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天羅地網 (1988)

Reviewed by: Chungking_Cash
Date: 04/01/2010

Kirk Wong's thinly constructed, meagerly produced Cantonese retool of Brian DePalma's "The Untouchables" (1987) succeeds at energizing its overrated source material with a number of fine performances and heroically choreographed shootouts but that's about it.

Reviewer Score: 7

Reviewed by: j.crawford
Date: 12/08/2006
Summary: sumptuous textures

Back in 1988, before The Killer was released, I carried a VHS copy I made from a LD and showed Gunmen to people as an example of the incredible production values that Film Workshop was capable of putting together. Of course, director Kirk Wong Chi-Keung purchased his ticket to Hollywood based on the success of this movie and the rest, as they say, is infamy. Don't miss this one now that it is out on DVD. It is well worth the time to see this movie to appreciate the sumptuous textures that are layered throughout.

Reviewer Score: 8

Reviewed by: mrblue
Date: 06/18/2004

Gunmen takes place in the 1930's, and has Tony Leung Ka-Fai, Mark Cheng, Waise Lee and David Wu playing a group of friends who are captured during the Chinese civil war and tortured by an over-zealous officer (Adam Cheng). After they manage to escape, Tony heads to Shanghai and becomes a cop. Opium smuggling is running rampant, and the big boss happens to be the same officer that imprisioned Tony during the war. After his partner is killed by Cheng, Tony swears revenge, but his by-the-book boss (Elvis Tsui) will have none of it. Eventually, Tony tracks down his friends and enlists their aid to try and shut down the opium smuggler for good.

Like most of Kirk Wong's films, Gunmen is a gritty look at crime and punishment. The movie starts out with a bloody interrogation scene and rarely lets up from there. Through the work of Fung Hak On and Bruce Law, there are several outstanding action scenes that will make Hong Kong action fans remember why they started watching the genre in the first place. One notable bit has one man being set on fire and then iginiting several other men while bouncing around while a ferocious gunfight is occurring.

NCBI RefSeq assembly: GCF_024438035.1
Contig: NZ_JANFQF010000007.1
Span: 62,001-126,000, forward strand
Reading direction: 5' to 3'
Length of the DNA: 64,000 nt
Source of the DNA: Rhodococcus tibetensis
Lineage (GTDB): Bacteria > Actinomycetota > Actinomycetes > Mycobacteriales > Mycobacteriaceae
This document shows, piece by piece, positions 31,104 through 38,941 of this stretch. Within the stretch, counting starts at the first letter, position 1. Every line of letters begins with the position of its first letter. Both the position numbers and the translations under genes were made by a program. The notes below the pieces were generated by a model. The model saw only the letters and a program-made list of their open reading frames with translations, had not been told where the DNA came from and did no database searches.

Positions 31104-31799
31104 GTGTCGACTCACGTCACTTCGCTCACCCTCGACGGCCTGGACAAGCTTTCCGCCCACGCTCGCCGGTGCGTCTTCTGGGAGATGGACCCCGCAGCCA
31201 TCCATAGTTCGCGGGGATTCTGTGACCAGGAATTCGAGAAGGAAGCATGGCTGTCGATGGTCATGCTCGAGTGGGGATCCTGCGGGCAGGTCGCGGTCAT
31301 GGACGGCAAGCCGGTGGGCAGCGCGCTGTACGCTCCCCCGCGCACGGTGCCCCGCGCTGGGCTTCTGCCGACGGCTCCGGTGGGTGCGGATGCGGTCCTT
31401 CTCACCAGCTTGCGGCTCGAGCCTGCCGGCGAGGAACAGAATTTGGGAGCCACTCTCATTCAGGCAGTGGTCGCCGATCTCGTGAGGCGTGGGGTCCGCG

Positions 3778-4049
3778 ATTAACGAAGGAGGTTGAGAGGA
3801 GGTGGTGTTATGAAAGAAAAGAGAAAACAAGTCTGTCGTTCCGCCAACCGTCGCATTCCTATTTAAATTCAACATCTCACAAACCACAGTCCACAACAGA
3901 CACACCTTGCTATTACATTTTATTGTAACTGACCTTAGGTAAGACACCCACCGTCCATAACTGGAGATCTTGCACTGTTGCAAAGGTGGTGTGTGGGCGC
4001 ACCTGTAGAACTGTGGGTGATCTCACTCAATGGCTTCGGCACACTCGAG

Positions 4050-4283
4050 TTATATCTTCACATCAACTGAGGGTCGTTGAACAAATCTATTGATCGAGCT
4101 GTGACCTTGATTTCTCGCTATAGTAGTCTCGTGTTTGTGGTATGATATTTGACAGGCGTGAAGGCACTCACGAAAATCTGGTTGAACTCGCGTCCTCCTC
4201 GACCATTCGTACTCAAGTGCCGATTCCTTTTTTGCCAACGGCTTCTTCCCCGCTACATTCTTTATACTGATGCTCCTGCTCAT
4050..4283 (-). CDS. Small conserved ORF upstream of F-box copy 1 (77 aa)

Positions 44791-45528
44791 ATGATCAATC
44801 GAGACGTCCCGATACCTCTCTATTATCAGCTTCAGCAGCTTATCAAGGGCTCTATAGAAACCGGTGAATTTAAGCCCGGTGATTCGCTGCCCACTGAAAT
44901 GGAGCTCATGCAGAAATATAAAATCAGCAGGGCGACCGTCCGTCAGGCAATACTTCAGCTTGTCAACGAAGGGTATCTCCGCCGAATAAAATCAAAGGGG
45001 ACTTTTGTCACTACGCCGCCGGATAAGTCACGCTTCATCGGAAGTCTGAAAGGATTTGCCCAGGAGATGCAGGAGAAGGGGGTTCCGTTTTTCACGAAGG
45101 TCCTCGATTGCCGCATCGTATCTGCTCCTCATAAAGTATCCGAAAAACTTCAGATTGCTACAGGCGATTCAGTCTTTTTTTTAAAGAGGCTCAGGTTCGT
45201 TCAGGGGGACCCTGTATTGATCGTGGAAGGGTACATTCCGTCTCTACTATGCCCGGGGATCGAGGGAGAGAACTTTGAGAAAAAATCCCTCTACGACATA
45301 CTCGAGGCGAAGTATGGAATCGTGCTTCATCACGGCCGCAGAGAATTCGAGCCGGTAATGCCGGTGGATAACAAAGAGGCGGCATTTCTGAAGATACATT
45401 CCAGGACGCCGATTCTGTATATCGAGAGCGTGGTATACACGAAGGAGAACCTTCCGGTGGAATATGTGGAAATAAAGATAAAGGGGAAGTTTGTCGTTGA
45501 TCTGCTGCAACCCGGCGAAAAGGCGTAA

Wong's direction also works -- for the most part. Gunmen does meander during the second act, as Tony must decide between his wife (Carrie Ng) and daughter or a hooker (Elizabeth Lee) he is falling for. Kirk Wong's films are not normally known for strong female characters, and Gunmen is no exception. It was hard to care for either of the female leads, because there was so little to them. I would have also liked to see some of the other characters (especially Elvis Tsui's) fleshed out more. There is a good deal of character development, but almost none of it really seems to go anywhere.

Even with these faults (which, frankly, could be leveled at many Hong Kong movies of the time) Gunmen is a solid picture that ends with a bang -- literally. In one of the more unexpected turns that I have seen, the drug lord is brought down, but not in a way that you might predict. It satisfyingly brings to a close one of the better crime action/dramas that this reviewer has seen in quite a while. Gunmen might not be anything fancy or mind-blowing, but in this day and age of watered-down PG-13 garbage from both sides of the ocean, it was nice taking a trip back to HK film's "golden age".

[review from www.hkfilm.net]

Reviewed by: pjshimmer
Date: 02/22/2003

Totally unengaging movie that will more than likely confuse and disappoint you. The beginnin was utterly unconvincing, with really bad flow and confusing events one after another (see MrBooth's comments).

One can count Adam Cheng's antagonist roles with 3 fingers, but when he does play this kind of role, he always excels (a la TVB's Luk Siu Fung & Greed of Man). He doesn't play the 100% evil bastard, and in fact he may get more sympathy than the good guys.